The U.S.'s largest companies could save billions of dollars by dropping employee benefits and shifting workers into the federal health reform law's health insurance exchanges, even after paying a penalty for not providing coverage, according to a report released Tuesday by Republicans on the House Ways and Means Committee, The Hill's "Healthwatch" reports (Baker, "Healthwatch," The Hill, 5/1).
The findings echo concerns from a similar report released last week by Republicans on the House Energy and Commerce Committee, which found that certain companies on President Obama's Council on Jobs and Competitiveness expect the overhaul to increase their health care costs and could provide incentive for them to drop coverage for their employees (California Healthline, 4/27).
The new report -- titled "Broken Promise: Why ObamaCare Will Force Americans To Lose the Health Care Coverage They Have and Like" -- is based on a survey of 71 Fortune 100 companies (House/McCarthy, National Journal, 5/1).
The overhaul requires businesses with more than 50 employees to provide health coverage or pay a $2,000 fine for each worker who purchases coverage on his or her own. However, the report found that the fines would be less costly than providing health benefits.
By comparing the companies' anticipated health care costs with the cost of paying the penalty, the report found that the companies would save $28.6 billion in 2014 if they dropped health coverage for their workers ("Healthwatch," The Hill, 5/1). Over a decade, the companies would save $422.4 billion, the report found.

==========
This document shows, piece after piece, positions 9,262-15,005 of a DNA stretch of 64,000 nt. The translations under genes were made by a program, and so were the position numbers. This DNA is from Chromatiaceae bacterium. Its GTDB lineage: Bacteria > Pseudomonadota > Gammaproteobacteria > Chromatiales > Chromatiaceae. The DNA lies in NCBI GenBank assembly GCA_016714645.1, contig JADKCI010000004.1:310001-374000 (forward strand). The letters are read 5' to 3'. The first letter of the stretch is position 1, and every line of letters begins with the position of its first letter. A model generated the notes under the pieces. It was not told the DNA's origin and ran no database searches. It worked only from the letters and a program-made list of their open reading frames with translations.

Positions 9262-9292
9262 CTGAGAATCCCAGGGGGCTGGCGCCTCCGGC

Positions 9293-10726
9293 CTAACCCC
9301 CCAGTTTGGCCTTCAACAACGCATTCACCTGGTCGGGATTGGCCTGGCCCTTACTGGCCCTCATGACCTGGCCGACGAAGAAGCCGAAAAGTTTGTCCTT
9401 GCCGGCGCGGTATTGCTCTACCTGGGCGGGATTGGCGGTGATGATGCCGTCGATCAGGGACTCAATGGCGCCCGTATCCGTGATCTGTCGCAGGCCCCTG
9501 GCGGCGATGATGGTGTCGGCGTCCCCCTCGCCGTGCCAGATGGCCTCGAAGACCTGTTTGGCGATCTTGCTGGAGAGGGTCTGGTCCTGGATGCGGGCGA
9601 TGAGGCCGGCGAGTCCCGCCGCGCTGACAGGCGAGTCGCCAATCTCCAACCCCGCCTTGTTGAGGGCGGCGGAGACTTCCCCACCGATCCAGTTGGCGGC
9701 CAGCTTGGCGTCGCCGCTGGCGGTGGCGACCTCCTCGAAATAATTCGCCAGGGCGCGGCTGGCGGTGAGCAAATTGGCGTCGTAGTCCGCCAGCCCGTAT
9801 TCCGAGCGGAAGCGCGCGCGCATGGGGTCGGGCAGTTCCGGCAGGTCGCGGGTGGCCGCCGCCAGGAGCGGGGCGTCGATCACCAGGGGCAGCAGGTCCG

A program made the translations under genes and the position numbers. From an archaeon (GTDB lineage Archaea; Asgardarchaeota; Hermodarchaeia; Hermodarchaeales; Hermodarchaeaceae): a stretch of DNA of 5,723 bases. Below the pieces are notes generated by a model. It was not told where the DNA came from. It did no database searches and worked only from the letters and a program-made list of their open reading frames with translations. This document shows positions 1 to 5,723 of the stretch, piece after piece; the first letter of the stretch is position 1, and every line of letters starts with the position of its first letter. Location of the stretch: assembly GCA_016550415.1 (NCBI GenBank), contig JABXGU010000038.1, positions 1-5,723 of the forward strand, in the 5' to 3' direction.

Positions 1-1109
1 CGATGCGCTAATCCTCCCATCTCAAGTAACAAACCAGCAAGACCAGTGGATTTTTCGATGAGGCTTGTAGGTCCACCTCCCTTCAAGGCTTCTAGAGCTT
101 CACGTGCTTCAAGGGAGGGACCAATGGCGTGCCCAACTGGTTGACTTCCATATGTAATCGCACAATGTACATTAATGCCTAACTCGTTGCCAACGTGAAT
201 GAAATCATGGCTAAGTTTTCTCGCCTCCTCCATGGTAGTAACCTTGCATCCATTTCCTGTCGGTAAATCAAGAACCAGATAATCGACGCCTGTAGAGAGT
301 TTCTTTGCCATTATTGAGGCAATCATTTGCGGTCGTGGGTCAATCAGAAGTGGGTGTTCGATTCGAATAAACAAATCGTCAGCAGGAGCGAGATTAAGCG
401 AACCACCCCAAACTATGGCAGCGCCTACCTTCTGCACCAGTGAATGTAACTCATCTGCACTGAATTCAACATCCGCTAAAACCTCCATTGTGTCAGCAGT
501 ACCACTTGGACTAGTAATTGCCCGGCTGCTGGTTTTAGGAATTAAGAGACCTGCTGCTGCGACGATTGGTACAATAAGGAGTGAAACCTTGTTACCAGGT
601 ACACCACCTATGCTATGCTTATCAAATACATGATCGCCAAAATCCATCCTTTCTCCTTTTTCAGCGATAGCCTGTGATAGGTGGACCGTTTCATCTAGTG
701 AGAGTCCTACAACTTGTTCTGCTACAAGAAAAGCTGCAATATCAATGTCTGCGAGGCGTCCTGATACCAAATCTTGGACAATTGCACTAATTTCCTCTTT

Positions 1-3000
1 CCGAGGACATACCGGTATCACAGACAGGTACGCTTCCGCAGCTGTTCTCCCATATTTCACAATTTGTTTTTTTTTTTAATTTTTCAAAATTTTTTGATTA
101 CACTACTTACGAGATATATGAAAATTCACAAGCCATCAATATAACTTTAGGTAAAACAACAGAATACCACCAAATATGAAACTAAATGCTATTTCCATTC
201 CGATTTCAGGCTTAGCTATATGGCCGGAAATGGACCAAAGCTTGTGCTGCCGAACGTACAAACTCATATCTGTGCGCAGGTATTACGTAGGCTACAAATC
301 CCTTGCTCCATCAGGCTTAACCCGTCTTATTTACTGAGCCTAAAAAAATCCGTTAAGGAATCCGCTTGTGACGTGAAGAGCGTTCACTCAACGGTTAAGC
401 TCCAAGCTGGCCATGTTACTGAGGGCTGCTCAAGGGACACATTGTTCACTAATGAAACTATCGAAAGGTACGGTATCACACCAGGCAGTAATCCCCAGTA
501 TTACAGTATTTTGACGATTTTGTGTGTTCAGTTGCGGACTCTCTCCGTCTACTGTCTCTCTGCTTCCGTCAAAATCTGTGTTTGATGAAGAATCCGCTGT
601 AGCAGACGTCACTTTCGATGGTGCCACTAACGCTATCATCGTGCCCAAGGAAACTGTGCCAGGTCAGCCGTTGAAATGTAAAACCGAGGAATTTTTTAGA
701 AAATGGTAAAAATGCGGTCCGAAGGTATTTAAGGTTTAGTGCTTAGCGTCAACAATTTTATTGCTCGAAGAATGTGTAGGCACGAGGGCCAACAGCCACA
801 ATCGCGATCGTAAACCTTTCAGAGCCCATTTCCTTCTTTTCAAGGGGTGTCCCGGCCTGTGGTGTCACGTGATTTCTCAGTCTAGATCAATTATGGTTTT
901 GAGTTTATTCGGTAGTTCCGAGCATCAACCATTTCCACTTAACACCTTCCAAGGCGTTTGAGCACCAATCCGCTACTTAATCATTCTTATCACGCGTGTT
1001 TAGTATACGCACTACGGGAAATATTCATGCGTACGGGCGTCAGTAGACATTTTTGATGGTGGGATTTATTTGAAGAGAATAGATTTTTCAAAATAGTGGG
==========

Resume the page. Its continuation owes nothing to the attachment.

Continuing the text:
Ways and Means Committee Chair Dave Camp (R-Mich.) said the report and previous studies suggest "there is a distinct financial incentive for employers to terminate health care coverage under" the overhaul (National Journal, 5/1).
Democrats Call Report 'Cynical'
Democrats on the Ways and Means Committee criticized the report, noting that it did not ask whether the companies intended to continue providing coverage, CQ HealthBeat reports (CQ HealthBeat, 5/1). They added that the report is "cynical" in its predictions, and pointed out that most large companies have voluntarily provided coverage for years.
Josh Drobnyk, a spokesperson for Rep. Sander Levin (D-Mich.), said, "According to the logic of this so-called report, businesses could have 'saved' even more money if they dropped employee coverage years ago, which is perfectly legal and carries no penalty" (Winfield Cunningham, Washington Times, 5/1).